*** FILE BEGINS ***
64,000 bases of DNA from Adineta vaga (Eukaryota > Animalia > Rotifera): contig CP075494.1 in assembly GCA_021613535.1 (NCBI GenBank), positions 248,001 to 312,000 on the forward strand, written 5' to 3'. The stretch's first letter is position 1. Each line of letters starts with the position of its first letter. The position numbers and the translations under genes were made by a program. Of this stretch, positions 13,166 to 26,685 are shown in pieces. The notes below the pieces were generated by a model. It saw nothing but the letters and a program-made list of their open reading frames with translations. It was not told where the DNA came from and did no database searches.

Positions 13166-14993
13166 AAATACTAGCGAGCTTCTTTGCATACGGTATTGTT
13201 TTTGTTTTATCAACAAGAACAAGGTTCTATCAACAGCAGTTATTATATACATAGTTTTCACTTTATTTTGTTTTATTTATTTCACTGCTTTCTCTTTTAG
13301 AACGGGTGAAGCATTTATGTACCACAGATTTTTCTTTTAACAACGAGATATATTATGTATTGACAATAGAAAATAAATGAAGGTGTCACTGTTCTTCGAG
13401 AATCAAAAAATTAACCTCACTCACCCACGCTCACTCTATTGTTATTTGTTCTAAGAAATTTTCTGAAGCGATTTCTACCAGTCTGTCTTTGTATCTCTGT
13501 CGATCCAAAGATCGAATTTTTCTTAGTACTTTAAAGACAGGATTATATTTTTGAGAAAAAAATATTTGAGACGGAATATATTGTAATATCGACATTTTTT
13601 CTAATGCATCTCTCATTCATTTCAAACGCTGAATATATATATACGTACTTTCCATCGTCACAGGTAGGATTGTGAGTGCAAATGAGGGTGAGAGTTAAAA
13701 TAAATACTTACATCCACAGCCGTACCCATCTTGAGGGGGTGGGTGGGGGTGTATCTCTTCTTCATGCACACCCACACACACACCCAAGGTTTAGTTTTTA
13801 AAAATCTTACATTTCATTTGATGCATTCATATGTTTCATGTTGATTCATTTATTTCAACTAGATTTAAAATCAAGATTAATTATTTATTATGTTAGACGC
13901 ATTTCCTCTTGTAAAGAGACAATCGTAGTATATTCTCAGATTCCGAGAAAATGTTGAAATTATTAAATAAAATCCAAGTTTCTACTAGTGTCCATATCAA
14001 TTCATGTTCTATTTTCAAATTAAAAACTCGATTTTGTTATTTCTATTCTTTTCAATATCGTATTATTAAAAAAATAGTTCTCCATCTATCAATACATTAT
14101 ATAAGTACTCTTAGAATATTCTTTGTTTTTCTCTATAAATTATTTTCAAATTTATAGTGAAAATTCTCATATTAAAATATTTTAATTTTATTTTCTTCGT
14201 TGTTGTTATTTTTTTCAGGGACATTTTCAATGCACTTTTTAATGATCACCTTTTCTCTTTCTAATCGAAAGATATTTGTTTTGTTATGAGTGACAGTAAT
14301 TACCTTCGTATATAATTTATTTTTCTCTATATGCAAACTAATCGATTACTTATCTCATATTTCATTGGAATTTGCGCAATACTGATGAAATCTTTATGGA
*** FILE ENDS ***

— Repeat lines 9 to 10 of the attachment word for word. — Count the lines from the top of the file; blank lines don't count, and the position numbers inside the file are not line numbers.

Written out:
13701 TAAATACTTACATCCACAGCCGTACCCATCTTGAGGGGGTGGGTGGGGGTGTATCTCTTCTTCATGCACACCCACACACACACCCAAGGTTTAGTTTTTA
13801 AAAATCTTACATTTCATTTGATGCATTCATATGTTTCATGTTGATTCATTTATTTCAACTAGATTTAAAATCAAGATTAATTATTTATTATGTTAGACGC